Coffee Shop Culture: Boon or Bane for Productivity?

These days, coffee shops have almost become synonymous with mobile offices. At first glance, one may wonder why. Well, coffee shops are known for their wonderful ambiance; the aroma of coffee permeates the air, the lighting is optimum and they can often become a central meeting point for different types of people who are unified by their love for a good cup of coffee and mouth-watering confectioneries.

What are the pros of coffee shops as mobile offices?

Coffee shops tend to have mellow background music playing, the whir of coffee machines and the sounds of conversations – one could say this is almost the equivalent to white noise. This subtle noise in the background can be useful and it helps people to concentrate better.

Coffee shops serve as excellent support systems for remote workers. Remote working has become ever so common in recent times, being facilitated by high internet speeds and global interdependence, this has its drawbacks, for instance – one may feel isolated when only connecting to coworkers online. The coffee shop patrons and the baristas can provide a community of sorts for such individuals to be a part of. Having a community of people who regularly check in on you can have tremendous impacts on health and wellbeing, after all, no man is an island.

We are always seeking ways to be more efficient and to cut down costs as much as possible and that is the appeal of coffee shop culture. It is more cost effective to use a coffee shop as a mobile office than renting out a facility or even coworking. The overheads are much lower. This can be a major advantage for freelance workers or self-employed individuals as they can enjoy the benefits of an office-setup without having to invest in capital equipment and furniture.

The proverb goes, “You can’t have your cake and eat it too.” In this instance, you cannot have your coffee and drink it too. Coffee shop culture has its cons.

It is all in the name “coffee shop,” their main product is coffee and possibly confectionaries like muffins and doughnuts. If you urgently need something faxed, scanned or printed, you have to go elsewhere. If you have to host a board meeting or make a presentation, the coffee shop ceases to be the appropriate place. Disruptions of this nature can take up valuable time and can cause frustration and lower productivity.

In this digital era, internet connectivity and a reliable power supply are paramount – to stay abreast with current affairs, to market your business, to communicate with remote workers and more. Suppose the coffee shop has a stable Wi-Fi connection, there are additional concerns. Using public Wi-Fi networks can pose security risks and increase the likelihood of being hacked or having one’s personal information compromised. Coffee shops can easily become the site for malware to be shared and sensitive information to be leaked. You wouldn’t want that.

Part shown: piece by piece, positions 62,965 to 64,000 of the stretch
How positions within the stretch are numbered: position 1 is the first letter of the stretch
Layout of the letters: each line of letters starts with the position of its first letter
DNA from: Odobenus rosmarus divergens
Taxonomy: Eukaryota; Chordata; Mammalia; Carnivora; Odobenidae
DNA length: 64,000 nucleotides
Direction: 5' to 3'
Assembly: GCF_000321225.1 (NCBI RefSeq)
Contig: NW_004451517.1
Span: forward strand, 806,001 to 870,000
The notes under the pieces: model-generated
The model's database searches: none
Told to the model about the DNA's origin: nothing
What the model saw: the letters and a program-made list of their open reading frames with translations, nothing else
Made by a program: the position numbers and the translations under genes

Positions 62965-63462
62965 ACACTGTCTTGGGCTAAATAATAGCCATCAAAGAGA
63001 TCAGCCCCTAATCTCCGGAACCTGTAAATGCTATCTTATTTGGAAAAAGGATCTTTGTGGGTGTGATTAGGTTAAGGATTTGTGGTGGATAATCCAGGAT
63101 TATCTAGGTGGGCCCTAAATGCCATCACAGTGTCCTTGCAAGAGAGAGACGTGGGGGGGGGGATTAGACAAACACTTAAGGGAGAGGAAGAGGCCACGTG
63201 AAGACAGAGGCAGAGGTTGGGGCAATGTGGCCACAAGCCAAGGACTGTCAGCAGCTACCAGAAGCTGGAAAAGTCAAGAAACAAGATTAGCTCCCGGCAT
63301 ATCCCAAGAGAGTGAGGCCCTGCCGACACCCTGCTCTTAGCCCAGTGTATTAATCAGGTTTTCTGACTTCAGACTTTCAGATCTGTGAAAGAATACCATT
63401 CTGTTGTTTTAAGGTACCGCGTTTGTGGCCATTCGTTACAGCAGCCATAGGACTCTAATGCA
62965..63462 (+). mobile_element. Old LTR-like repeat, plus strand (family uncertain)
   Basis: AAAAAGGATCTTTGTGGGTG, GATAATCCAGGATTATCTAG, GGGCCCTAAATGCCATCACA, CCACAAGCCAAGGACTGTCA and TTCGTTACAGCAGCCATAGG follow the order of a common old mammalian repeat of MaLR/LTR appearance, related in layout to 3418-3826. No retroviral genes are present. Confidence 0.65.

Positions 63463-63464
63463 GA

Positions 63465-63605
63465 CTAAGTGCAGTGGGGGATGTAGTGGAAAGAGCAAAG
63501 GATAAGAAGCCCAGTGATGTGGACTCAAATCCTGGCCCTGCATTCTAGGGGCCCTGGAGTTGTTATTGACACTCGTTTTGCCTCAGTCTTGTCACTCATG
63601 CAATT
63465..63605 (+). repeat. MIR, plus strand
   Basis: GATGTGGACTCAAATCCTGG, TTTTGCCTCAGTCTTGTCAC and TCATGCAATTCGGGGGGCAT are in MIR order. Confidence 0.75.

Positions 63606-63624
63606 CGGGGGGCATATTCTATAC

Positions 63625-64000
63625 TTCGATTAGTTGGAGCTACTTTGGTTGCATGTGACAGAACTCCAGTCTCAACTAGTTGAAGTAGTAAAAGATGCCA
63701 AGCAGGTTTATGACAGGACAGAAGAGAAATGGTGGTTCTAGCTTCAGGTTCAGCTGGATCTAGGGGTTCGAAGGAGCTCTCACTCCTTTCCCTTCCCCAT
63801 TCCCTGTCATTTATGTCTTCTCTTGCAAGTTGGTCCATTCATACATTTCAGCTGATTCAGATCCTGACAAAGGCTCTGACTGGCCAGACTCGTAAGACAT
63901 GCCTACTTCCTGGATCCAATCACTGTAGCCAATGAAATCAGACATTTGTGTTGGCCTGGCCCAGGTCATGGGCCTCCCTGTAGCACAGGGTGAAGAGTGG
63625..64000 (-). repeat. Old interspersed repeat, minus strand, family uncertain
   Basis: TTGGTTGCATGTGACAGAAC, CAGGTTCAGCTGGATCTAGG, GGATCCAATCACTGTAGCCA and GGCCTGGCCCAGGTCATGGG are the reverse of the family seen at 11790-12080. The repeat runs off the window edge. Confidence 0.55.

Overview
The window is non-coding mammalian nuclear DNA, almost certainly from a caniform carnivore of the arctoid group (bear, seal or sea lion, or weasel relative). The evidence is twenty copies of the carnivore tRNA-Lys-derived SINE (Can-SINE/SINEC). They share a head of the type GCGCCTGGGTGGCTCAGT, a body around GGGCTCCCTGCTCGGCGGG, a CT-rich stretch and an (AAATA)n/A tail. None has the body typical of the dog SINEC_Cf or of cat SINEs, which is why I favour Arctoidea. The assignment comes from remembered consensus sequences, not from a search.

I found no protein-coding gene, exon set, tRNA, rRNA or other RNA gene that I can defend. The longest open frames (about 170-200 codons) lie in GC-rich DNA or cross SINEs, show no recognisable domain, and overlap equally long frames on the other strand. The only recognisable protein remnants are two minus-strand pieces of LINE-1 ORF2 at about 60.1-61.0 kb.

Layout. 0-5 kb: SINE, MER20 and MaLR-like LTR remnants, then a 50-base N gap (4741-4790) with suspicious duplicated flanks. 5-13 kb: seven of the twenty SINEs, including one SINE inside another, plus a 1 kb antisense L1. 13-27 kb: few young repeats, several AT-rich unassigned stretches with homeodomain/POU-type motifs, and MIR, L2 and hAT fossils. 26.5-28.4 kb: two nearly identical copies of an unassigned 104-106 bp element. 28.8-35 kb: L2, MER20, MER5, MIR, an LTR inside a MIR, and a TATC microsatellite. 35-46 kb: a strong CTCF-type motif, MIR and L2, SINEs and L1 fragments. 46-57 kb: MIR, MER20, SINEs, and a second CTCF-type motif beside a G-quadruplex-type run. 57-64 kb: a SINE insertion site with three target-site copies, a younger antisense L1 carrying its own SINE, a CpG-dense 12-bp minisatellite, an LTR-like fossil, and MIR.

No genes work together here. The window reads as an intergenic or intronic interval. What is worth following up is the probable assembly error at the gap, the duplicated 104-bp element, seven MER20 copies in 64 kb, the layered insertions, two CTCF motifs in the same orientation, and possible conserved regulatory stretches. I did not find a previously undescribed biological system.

Once again, we circle back to the reality that coffee shops are a business and their unique selling point tends to be… coffee. Coffee shops appeal to every demographic; the young, the old, professionals, high school students – and they all go out to these spaces with different agendas. Some seek to relax and wind down with friends after a long day of work, or get a quick cup of coffee to give them a boost during the working day. Simply put, there is a clash between those who are at the coffee shop for recreation and those who are trying to reach their KPIs and need a quiet environment so that they can concentrate. Coffee shop culture can backfire during periods of peak use when you just cannot find a quiet corner. You cannot regulate the noise.

In closing, coffee shop culture can give you a leg up depending on a number of factors. Are there a few people making relatively little noise on that day? Can you factor in how unpredictable it can get and being potentially sidetracked when someone you know walks in and decides to have a full-blown conversation with you? It is more affordable however, and you do get your quota for socialising.

WestProp’s developments are all located close to commercial areas that have quiet coffee shops in close proximity. Millennium Heights and Pokugara are close to Groombridge, Arundel, Sam Levy, Highland Park and Ridgeway North which all have cute coffee shops to work from. In addition to that, these WestProp properties will have WestProp malls nearby or within the estate like at The Hills Lifestyle Estate. As a WestProp resident, you could enjoy a lifestyle worthy of an Instagram or Pinterest feed.

Learn more about WestProp’s developments here.